Is it biblical to charge interest on debt?

In the debate over the Biden administration’s recent move to institute “student loan forgiveness,” some Christians have resurrected past theological condemnations of usury (lending money at interest).

Christians have said and done many things throughout history. I am convinced that Christianity has been a clear net positive for human society, but that does not mean that every Christian opinion or even tradition has been right or good. Some have been pretty bad. I sometimes console myself that some of them, although espoused by Christians, were in fact imports from pagan philosophy. An example is geocentrism. Wear too.

It would have been great if the Protestant Reformation had cleared things up with usury, but the legacy there is ambiguous. John Calvin was more sensible than most, though the temptation to moralism still affected him. Economist Murray Rothbard writes,

Calvin’s main contribution to the question of usury was to have the courage to get rid of prohibition altogether. This son of a prominent city official had nothing but contempt for the Aristotelian argument that money is sterile. A child, he pointed out, knows that money is sterile only when it is locked up somewhere; but who, in their right mind, borrows to keep the money idle? Merchants borrow to make a profit on their purchases, and so the money is then fruitful. As for the Bible, Luke’s famous injunction only commands generosity towards the poor, whereas the Hebrew law of the Old Testament is not binding in modern society. For Calvin, then, usury is perfectly lawful, provided it is not burdened with loans to the poor, who would be harmed by such payment. In addition, any legal maximum must of course be respected. And finally, Calvin argued that no one should operate like a professional moneylender.

The odd result was that by protecting his explicit pro-usury doctrine with a caveat, Calvin in practice converged on the views of scholastics such as Biel, Summenhart, Cajetan, and Eck. Calvin began with a radical theoretical defense of the taking of interests, then surrounded it with reservations; liberal scholastics began with a ban on usury, then nuanced it. But while in practice the two groups converged and the scholastics, in discovering and elaborating exceptions to the prohibition of usury, were theoretically more sophisticated and fruitful, Calvin’s bold break with the formal prohibition was a liberating breakthrough in Western thought and practice. He also cast the responsibility of applying the teachings on usury of Church or State to the conscience of the individual. As Tawney says, “The important feature of his [Calvin’s] discussion on the subject is that it assumes that credit is a normal and inevitable incident in the life of a society. »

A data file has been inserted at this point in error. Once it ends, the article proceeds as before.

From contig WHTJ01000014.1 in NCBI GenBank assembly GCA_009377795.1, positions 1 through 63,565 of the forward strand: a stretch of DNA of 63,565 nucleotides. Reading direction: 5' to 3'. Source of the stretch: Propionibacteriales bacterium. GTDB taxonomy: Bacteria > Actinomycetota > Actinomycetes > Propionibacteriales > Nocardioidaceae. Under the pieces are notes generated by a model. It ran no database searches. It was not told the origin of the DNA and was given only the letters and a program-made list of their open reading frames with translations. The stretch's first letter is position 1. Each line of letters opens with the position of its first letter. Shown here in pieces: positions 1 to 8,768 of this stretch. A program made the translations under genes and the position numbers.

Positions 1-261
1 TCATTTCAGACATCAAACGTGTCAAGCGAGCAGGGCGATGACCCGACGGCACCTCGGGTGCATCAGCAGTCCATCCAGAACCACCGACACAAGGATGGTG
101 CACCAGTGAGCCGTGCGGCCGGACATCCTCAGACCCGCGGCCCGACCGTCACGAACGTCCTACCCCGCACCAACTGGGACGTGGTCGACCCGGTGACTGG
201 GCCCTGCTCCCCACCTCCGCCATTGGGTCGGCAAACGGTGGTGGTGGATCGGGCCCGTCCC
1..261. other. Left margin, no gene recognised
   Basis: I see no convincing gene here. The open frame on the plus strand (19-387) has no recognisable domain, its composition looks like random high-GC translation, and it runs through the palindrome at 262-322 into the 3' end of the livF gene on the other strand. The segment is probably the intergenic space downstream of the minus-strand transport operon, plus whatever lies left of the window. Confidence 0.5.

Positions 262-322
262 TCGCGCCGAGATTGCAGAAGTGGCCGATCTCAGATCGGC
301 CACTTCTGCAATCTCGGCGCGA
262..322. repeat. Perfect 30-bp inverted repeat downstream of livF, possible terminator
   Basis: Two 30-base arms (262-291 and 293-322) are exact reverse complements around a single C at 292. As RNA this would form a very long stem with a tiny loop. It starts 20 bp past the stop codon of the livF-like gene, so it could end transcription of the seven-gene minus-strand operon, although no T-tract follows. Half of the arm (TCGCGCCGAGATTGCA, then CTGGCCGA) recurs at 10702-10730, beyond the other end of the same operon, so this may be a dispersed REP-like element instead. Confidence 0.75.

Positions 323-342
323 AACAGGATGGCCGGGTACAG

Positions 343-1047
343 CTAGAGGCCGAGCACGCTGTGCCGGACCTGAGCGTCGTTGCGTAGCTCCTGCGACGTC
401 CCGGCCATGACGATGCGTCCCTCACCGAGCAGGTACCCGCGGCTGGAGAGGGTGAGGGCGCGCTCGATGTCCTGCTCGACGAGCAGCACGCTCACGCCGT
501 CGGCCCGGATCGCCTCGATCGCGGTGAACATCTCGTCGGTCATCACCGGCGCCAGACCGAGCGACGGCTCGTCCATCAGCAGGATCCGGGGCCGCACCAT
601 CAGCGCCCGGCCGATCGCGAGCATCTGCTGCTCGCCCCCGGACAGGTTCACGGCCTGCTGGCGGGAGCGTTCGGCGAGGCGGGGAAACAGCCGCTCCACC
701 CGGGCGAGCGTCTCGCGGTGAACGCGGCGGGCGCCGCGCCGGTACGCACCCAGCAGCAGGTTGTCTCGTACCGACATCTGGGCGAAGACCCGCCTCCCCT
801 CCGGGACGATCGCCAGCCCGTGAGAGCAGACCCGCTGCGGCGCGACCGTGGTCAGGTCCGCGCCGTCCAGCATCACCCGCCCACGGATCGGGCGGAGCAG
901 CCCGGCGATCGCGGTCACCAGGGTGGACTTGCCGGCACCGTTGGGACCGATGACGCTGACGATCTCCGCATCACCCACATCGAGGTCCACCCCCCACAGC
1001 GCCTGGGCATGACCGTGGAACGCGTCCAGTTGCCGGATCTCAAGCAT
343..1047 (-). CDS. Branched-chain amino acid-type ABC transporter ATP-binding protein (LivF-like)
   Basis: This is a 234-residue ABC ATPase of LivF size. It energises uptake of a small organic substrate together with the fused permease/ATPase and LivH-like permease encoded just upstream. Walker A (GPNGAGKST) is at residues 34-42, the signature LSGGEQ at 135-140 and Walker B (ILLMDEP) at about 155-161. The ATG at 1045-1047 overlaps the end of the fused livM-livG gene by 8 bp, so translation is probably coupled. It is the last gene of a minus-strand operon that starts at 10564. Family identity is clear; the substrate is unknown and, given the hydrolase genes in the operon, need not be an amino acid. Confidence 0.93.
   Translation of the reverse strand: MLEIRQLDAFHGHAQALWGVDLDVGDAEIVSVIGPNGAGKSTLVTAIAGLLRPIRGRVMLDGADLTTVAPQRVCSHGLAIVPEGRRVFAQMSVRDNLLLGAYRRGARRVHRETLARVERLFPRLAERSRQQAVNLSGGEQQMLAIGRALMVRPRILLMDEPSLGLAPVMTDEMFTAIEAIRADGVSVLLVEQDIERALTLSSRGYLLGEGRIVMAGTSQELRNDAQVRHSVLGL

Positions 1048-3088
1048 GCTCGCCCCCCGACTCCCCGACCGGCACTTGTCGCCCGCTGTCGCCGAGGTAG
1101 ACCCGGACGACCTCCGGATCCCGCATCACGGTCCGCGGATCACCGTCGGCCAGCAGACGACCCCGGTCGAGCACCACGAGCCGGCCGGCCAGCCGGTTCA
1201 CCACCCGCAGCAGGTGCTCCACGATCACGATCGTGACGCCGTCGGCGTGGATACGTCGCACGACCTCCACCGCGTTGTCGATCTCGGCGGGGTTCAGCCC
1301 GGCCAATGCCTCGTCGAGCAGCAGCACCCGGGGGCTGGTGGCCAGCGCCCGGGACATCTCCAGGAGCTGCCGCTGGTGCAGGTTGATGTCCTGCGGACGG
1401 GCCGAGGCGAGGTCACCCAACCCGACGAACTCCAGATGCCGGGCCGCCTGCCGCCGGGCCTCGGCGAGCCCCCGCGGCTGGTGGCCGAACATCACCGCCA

On the law of the Old Testament, Calvin was absolutely right. Regulations on inter-Israeli loans were enmeshed in a system of sabbaticals, bans on selling land and rules on slavery. No one is advocating that all agrarian production be stopped every seven years, then for an additional year every fifty years (so no cultivation for two consecutive years). And the land ownership system was based on a history of conquest that cannot and should not be duplicated. Those who advocate the prohibition of usury (which was not forbidden in any case in Israel) are not serious about the Bible. If they were, they should consider banning foreigners from owning land in the United States as an application of biblical justice. No, I am not suggesting that such a policy is Christian. And does not condemn wear and tear either.

Furthermore, Jesus believed that lending money at interest was ethical (Matthew 25:27; Luke 19:23). If I thought it really mattered to people, I would say more about the biblical context. But I don’t think that’s the case.

Usury is only the rent of money. If usury is a sin, so is renting anything else.

Saying that rent is not inherently a sin is not the same as saying that all tenancy agreements are truly in the tenant’s best interest. Nor is it the same as saying that all owners are rights.

Frankly, I have never found a situation in which renting was as beneficial as owning the property. Likewise, being poor will always be a disadvantage of being rich. Legislation will never change this basic fact. Borrowing money is just one important manifestation of this disadvantage.

Your emotional reaction to things like payday loan companies does not justify legislative interventions. You need a reasonable basis to claim that a proposed legislative intervention will actually improve the situation of the people you claim to want to help. Reciting decontextualized statements from the Old Testament, or economic errors from classical philosophy that have been imported into Christian culture, is not enough.

Mark Horne has served as a pastor and worked as a writer. He is the author of Victory According to Mark: An Exposition of the Second Gospel, Why Baptize Babies?JRR Tolkienand Solomon says: Guidelines for Young Men. He is the executive director of Logo Sapiens Communications and the author of SolomonSays.net.

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